By Frank Miles | Fox News
Iran fired “more than a dozen ballistic missiles” into Iraq, targeting U.S. military and coalition forces early Wednesday, Pentagon officials said.
The missiles targeted military bases in Al-Assad and Irbil, the Pentagon added. There was no immediate word on injuries or damage.
White House press secretary Stephanie Grisham said after the attack: “We are aware of the reports of attacks on U.S. facilities in Iraq. The president has been briefed and is monitoring the situation closely and consulting with his national security team.” It was not immediately clear how the U.S. may respond.
The Pentagon added: “In recent days and in response to Iranian threats and actions, the Department of Defense has taken all appropriate measures to safeguard our personnel and partners. These bases have been on high alert due to indications that the Iranian regime planned to attack our forces and interests in the region. As we evaluate the situation and our response, we will take all necessary measures to protect and defend U.S. personnel, partners, and allies in the region.”
Meantime, Iran state TV claimed Tehran launched “tens” of surface-to-surface missiles at the Al Assad Air Base. State TV described it as Tehran’s revenge operation over the killing of Iranian Quds Force Gen. Qassem Soleimani.
Iran’s Revolutionary Guard then warned the U.S. and its regional allies against retaliating over the missile attack in Iraq.
The Guard issued the warning via a statement carried by Iran’s state-run IRNA news agency: “We are warning all American allies, who gave their bases to its terrorist army, that any territory that is the starting point of aggressive acts against Iran will be targeted.” The Guard in the warning also threatened Israel.
The latest U.S. intelligence assessment showed Iran had more than 2,000 ballistic missiles, Pentagon officials told Fox News.
The USS Harry Truman aircraft carrier strike group has been in the Gulf of Oman along with guided-missile destroyers, a guided-missile cruiser and at least one submarine. The Navy warships and submarine together had hundreds of Tomahawk cruise missiles with pre-planned targets locked into the missiles.
The ships would be ready to fire if given the order, two senior Pentagon officials told Fox News.
MEGHAN MCCAIN CONFRONTS WARREN ON SOLEIMANI: WHY IS IT SO HARD TO CALL HIM A TERRORIST?
The attack came days after Soleimani was killed in a U.S. airstrike in Baghdad’s airport. A senior Iraqi commander of an Iran-backed militia also was killed.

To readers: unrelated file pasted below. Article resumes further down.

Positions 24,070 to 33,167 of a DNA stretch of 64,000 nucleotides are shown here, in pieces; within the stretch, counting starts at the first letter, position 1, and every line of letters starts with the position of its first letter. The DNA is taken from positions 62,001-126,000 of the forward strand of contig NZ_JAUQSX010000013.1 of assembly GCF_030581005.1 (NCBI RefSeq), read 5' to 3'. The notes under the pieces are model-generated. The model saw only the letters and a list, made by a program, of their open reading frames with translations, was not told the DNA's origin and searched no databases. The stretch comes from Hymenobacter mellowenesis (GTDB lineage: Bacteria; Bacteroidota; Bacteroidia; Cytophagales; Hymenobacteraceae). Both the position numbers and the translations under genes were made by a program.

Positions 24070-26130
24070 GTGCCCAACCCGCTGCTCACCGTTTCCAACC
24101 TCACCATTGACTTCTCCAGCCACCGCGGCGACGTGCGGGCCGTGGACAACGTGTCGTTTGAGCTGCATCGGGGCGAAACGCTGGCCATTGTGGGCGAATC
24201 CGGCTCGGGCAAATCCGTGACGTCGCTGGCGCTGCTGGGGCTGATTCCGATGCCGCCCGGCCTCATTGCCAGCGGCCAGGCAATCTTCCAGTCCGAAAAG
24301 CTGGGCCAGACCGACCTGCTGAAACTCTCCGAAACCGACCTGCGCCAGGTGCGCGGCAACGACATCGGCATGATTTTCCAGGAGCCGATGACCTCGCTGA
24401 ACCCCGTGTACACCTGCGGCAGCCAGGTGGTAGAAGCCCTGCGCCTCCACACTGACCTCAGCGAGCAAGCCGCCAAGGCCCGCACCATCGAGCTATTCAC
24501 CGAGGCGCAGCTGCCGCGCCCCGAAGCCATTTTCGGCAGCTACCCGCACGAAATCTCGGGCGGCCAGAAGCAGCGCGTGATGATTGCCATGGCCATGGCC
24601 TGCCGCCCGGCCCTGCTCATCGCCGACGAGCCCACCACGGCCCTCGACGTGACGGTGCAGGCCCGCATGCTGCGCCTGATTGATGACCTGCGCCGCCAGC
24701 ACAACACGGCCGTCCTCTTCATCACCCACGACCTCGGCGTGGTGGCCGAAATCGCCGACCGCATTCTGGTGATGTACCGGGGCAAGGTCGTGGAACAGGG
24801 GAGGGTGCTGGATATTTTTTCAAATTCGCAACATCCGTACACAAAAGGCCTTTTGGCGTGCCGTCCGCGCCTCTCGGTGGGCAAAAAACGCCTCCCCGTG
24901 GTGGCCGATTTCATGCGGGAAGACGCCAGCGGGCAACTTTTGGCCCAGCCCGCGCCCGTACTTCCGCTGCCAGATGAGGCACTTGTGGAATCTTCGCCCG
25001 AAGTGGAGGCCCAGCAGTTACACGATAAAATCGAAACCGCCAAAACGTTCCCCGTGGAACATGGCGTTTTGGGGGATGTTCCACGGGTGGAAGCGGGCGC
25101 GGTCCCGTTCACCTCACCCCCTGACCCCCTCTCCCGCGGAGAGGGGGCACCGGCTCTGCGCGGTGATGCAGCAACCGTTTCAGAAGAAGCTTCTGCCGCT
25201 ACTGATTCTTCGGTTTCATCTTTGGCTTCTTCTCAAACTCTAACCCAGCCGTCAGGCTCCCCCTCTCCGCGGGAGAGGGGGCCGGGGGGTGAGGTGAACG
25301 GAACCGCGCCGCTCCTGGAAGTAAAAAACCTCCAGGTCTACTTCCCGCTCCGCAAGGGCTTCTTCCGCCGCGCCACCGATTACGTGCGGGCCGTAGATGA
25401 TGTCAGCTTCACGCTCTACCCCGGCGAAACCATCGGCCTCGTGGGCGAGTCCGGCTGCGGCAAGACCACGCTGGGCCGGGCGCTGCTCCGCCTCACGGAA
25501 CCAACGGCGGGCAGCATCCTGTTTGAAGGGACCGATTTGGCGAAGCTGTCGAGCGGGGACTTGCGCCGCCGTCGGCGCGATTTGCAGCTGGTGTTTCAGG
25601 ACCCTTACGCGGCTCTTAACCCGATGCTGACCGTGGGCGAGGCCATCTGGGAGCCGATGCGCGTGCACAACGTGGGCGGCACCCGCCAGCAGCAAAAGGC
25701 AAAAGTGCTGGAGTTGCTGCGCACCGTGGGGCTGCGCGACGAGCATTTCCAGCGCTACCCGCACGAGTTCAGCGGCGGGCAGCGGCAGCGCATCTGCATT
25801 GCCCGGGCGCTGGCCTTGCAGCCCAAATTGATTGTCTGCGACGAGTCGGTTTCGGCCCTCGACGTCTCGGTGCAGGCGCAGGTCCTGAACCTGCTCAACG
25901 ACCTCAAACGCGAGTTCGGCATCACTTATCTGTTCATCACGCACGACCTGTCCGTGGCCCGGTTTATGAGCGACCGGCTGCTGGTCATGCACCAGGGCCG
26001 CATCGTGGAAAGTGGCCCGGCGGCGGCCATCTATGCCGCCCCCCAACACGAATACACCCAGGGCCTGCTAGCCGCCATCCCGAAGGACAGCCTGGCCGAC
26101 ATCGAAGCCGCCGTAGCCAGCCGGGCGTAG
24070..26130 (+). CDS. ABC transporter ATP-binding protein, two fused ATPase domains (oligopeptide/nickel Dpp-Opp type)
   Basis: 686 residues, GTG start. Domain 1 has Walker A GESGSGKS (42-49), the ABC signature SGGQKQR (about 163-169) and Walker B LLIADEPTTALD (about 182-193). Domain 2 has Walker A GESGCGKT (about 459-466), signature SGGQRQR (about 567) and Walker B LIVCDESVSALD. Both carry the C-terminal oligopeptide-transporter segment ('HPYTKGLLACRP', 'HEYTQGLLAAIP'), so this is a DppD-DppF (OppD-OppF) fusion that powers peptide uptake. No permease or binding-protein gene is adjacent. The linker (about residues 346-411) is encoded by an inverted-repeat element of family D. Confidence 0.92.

The U.S. blamed Soleimani for the killing of hundreds of American troops, and said he was plotting new attacks just before his death.
Iranian officials and President Trump have traded threats since Soleimani’s death, and more U.S. troops have been deployed to the region amid heightened tensions.
Iran-backed militias in Iraq, known as the Popular Mobilization Forces (PMF), have threatened revenge on American interests and personnel for the killings.
On Sunday, Iraqi lawmakers approved a resolution to expel U.S. forces from the country. The resolution comes nearly five years after the government requested U.S. troops be deployed to Iraq after the Islamic State overtook vast swaths of the country.
The terror group has since been defeated, Abdul-Mahdi said, adding the mission has now evolved into a U.S.-Iran proxy war.
As the crowds mourned Soleimani, more angry calls rose from Iran to avenge his death, drastically raising tensions.
Hossein Salami, Soleimani’s successor as leader of the Revolutionary Guard, addressed a crowd of supporters gathered at the coffin in a central square in Kernan. He vowed to avenge Soleimani.
“We tell our enemies that we will retaliate but if they take another action we will set ablaze the places that they like and are passionate about,” Salami said.
A procession in Tehran on Monday drew more than 1 million people in the Iranian capital, crowding both main avenues and side streets in Tehran.
This is a developing story; check back for updates. Fox News’ Jennifer Griffin and Lucas Tomlinson contributed to this report.Frank Miles is a reporter and editor covering geopolitics, military, crime, technology and sports for FoxNews.com
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